Seeing red, getting hot under the collar, and getting pissed off…all metaphors for an emotion that is difficult for me to express. Some people are quick to anger, flying off the handle at every indiscretion they perceive as encroaching on their territory, their person, their honor, or their God-given rights. Others never express anger and become society’s passive doormats. When I think about the various levels of “aggressive” emotions, I cannot say that I am well versed in the expression of anger. On the lesser end of the aggressive spectrum of emotions, I see and understand feeling discomfort…a feeling of unease surrounding a situation that sits in my gut; I know that the situation causing me this discomfort is wrong, and no one can see that I am feeling a low hum of discomfort in my psyche. On the greater side of the spectrum of aggressive emotions, I see and understand feeling rage…the desire to destroy everything around me physically, emotionally, and mentally; and trust me, EVERYONE knows when I have reached this point. However, the middle of this emotional spectrum…anger…saying, “Hey, this isn’t freaking cool”, and then addressing, and changing the situation without passive acceptance or blatant destruction through communication…I don’t understand it or feel it.
Anger is not a bad emotion, contrary to what the “good vibes only” movement would have you believe. Anger is a teacher, a call to action…it is a mask that hides the true feeling of hurt or the belief that you have been wronged in some fashion. Anger is described as a “secondary emotion” which occurs after a primary emotion is triggered. If you think about the last time you were angry, could you sit with that anger and examine *why* you felt angry? Were you hurt, ashamed, embarrassed, devastated, or perhaps surprised? Those are primary emotions…and the anger that comes is the secondary emotion, hiding the primary emotion as a defense. Do you lash out in anger when you feel as though someone is threatening your sense of self? Then good! Something occurred that showed that a boundary of yours has been crossed and anger is a sign that you should LISTEN and ACT to ensure your boundary remains intact.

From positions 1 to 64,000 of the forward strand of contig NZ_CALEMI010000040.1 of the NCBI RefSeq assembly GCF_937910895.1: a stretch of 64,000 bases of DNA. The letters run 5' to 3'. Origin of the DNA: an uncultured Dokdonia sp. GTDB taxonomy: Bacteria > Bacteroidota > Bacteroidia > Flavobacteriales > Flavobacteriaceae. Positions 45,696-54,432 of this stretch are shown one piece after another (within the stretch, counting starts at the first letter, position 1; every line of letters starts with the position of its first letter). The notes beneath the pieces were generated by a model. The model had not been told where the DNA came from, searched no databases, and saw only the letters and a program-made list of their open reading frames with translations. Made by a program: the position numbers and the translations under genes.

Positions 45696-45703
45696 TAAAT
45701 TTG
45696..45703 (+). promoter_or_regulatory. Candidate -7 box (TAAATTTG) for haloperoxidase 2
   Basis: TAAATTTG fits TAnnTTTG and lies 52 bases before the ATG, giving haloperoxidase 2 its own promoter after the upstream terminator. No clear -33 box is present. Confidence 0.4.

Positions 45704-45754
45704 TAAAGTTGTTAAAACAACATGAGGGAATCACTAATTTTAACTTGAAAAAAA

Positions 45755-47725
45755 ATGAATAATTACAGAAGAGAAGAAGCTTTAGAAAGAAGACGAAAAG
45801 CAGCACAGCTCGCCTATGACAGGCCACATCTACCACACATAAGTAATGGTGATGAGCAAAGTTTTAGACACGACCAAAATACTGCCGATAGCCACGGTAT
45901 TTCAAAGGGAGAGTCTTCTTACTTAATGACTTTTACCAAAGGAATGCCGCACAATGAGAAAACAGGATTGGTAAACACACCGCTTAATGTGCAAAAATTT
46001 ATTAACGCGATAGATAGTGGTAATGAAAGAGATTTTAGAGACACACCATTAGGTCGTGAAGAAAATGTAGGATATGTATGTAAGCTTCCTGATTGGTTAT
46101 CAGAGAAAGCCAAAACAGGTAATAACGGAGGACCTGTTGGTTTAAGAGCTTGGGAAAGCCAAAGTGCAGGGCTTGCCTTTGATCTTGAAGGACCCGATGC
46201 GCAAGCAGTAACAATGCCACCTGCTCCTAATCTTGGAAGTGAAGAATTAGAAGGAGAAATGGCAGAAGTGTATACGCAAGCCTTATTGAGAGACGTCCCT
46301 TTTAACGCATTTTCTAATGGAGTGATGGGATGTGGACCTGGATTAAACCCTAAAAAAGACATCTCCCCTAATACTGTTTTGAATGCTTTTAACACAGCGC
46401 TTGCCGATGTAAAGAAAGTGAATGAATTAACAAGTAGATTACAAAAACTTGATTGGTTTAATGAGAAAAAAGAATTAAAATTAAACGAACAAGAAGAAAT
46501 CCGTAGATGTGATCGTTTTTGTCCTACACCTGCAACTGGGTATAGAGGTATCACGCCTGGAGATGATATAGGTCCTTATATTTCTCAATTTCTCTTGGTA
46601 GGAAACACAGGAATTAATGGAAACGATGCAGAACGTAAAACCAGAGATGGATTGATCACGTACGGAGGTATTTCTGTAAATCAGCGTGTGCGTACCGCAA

I have recently been exploring my inability to feel the middle ground of anger. I feel discomfort…discomfort…more discomfort…ewww, discomfort and then a switch flips and I hop over anger and head directly to Rage Town. Is it cultural? Raised as a “southern lady” who should be seen and not heard, everything I was taught directed me that I wasn’t “allowed” to be angry, that I should accept what was given to me and not be moved to change it. Was I being forced to live with the discomfort of my boundaries being crossed with no outlet until my discomfort built to rage, skipping anger’s call to action for me to change my situation? Is this why I don’t know my own boundaries? Because I have been groomed to be concerned about others’ comfort more than my own?
Scarlett O’Hara, my personal Southern muse from Gone with the Wind, portrayed her anger on the rageful side of the spectrum, throwing objects and striking men because her sharp tongue only got her so far…and I tended to follow in her footsteps. One example? I was fourteen when I knocked a boy’s tooth out after he badmouthed my family. This behavior was *not* that of a lady…and it also wasn’t anger…it was rage. I felt no remorse as the blood poured out of that boy’s mouth…and I wanted to see more red staining the floor of the bus. Forget the fact that this boy bullied me for years or had chased me around the playground when we were nine years old saying he was “going to stick his hot dog in my bun”…there were years of this boy crossing boundary after boundary until I snapped. A sharp tongue of a “southern lady” managing discomfort only goes so far. Then comes rage.
Or perhaps my inability to feel anger is self-imposed because I am afraid that voicing my anger when a boundary has been crossed will cause me to lose those close to me. Therefore, I internalize my discomfort, hoping they won’t leave, until I reach the boiling point of rage. This fear of loss would explain my inability to protect my own boundaries…until I don’t care if I destroy a relationship with my rage.
Probably a little of Column A and a little of Column B…
Listen to your anger and hear what it is trying to teach you. You might see that your primary emotion centers on fear. Embrace your anger as the protector of your boundaries and your tender primary emotions. Then face your primary emotions as they hide behind the mask of anger.